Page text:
With marijuana now regaining its status as a legal substance in many parts of the nation, there may be temptations to write it off as a problem. It is good to note that tobacco and alcohol are similarly legalized substances and are not without their consequences. Proponents of marijuana assert that the substance, itself, is not addictive. As with many things, however, the dependence upon the effects produced by engaging in the substance can be harmful.

Behavior-Related Addictions

While the previously mentioned addictions rely on foreign substances being introduced into the body, some addictions develop from the outside.

Behavioral addictions arise from the rush of pleasurable feelings the addicted person experiences from engaging in a certain action.  Addiction to pleasurable feelings can be just as dangerous as addiction to a substance.

Learn more about Cognitive behavioral therapy.


Gambling is an ancient sport. Human beings will use it as a recreational or futile means to get rich quickly. When the gambling behavior extends to making impulsive decisions, squandering the family nest egg, lying about the activity, or going deep into debt, there is likely a gambling addiction at work.


Sex addiction can be difficult to define. Unlike gambling, sex is a physical part of being a human. The line between what constitutes addiction and a healthy sex drive can remain blurred for a long time. Using the basic definition of addiction, you can determine that sex addiction is at work if the sexual activities engaged in have begun to interfere with your relationships, negatively impact your overall quality of life, or progress to the point of being illegal.


Internet addiction is a relative newcomer to the field. The more human beings rely on it to perform their daily tasks, gain information and socialize with others, the more the risk of growing dependent on it as a mental and emotional fix. Social media, in particular, has been shown to have addictive qualities, as people begin to feel as though they are missing out on every second they aren’t spending on checking statuses and receiving likes.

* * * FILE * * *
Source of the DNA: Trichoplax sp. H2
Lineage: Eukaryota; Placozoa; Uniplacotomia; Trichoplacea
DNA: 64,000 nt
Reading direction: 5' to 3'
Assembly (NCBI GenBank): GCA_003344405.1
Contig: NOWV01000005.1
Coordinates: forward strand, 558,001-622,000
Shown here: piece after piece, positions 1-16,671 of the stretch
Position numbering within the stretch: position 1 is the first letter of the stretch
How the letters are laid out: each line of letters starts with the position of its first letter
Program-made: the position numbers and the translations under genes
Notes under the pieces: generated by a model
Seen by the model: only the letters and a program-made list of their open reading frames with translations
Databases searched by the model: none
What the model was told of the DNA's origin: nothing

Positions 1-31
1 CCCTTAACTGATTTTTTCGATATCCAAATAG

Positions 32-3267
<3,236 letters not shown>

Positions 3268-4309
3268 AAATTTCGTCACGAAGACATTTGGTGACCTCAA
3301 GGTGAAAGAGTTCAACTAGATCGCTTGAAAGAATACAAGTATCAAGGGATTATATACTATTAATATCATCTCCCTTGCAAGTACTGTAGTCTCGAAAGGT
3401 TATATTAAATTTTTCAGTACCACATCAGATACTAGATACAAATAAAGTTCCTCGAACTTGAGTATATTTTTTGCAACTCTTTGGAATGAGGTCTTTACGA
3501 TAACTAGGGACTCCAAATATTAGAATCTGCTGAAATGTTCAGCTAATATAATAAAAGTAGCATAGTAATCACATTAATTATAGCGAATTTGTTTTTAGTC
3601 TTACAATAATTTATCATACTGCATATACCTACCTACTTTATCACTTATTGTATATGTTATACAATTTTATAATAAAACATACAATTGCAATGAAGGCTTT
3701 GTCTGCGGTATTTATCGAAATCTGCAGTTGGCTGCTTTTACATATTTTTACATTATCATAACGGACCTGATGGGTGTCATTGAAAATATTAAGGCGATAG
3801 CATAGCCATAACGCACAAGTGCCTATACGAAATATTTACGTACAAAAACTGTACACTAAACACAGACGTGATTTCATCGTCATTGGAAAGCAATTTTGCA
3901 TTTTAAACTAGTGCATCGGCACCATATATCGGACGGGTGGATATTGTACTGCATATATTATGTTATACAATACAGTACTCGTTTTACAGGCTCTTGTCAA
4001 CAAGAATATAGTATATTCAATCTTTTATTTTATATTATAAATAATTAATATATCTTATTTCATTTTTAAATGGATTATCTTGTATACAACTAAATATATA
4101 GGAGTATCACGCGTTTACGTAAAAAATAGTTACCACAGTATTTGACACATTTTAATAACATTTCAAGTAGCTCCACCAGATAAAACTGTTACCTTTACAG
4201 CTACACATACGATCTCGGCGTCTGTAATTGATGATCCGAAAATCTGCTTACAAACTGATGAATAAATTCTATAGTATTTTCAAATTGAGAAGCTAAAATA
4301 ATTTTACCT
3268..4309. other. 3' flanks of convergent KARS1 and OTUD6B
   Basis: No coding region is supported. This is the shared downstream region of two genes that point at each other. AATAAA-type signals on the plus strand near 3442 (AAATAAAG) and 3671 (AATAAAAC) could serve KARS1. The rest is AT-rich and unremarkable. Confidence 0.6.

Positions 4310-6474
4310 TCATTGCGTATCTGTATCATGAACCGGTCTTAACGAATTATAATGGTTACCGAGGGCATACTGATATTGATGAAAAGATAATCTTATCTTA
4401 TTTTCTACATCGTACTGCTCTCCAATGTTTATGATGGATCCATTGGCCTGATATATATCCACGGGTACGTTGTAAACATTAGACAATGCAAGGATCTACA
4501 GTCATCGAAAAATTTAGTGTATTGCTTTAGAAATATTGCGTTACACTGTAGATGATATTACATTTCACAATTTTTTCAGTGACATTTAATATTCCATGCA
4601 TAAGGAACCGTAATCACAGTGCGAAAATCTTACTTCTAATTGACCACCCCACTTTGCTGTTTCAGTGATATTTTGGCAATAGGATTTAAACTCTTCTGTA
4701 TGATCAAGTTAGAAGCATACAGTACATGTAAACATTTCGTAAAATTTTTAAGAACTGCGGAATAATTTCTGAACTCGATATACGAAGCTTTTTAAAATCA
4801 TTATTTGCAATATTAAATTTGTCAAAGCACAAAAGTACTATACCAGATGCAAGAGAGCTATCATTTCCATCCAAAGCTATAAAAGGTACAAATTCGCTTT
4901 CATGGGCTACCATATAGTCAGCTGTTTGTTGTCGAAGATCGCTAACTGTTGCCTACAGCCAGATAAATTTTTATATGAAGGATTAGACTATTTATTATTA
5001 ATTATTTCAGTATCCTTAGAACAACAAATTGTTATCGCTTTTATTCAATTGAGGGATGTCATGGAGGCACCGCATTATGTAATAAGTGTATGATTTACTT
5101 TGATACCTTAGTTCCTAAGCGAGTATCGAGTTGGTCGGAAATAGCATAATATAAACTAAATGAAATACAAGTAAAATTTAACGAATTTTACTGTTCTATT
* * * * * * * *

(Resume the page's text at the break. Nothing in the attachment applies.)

Gaming disorder also falls into the category of addiction to technology and is sometimes included under the heading of internet disorder. As video games became increasingly popular, it was discovered that some people were spending far too much time in their virtual worlds to attend to their real-world responsibilities. There have been stories of people failing to shower, skipping work, and even failing to feed their kids for the sake of spending every moment in the game.


Much as with sex, human beings depend on food to survive. And, as it is a basic need, it can be difficult to tell when one is experiencing a food addiction. It bears to keep in mind that the nature of an addiction is that the behavior continues despite negative consequences. A focus on eating certain foods that cause damage to health, interfere with relationships or obstruct engagement in normal life may be an addiction.

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  1. National Institutes of Health. 10 percent of US adults have drug use disorder at some point in their lives. National Institutes of Health (NIH). Published November 18, 2015. Accessed October 12, 2022.
  2. National Institute on Drug Abuse. Is marijuana addictive? National Institute on Drug Abuse. Published July 2020. Accessed October 12, 2022.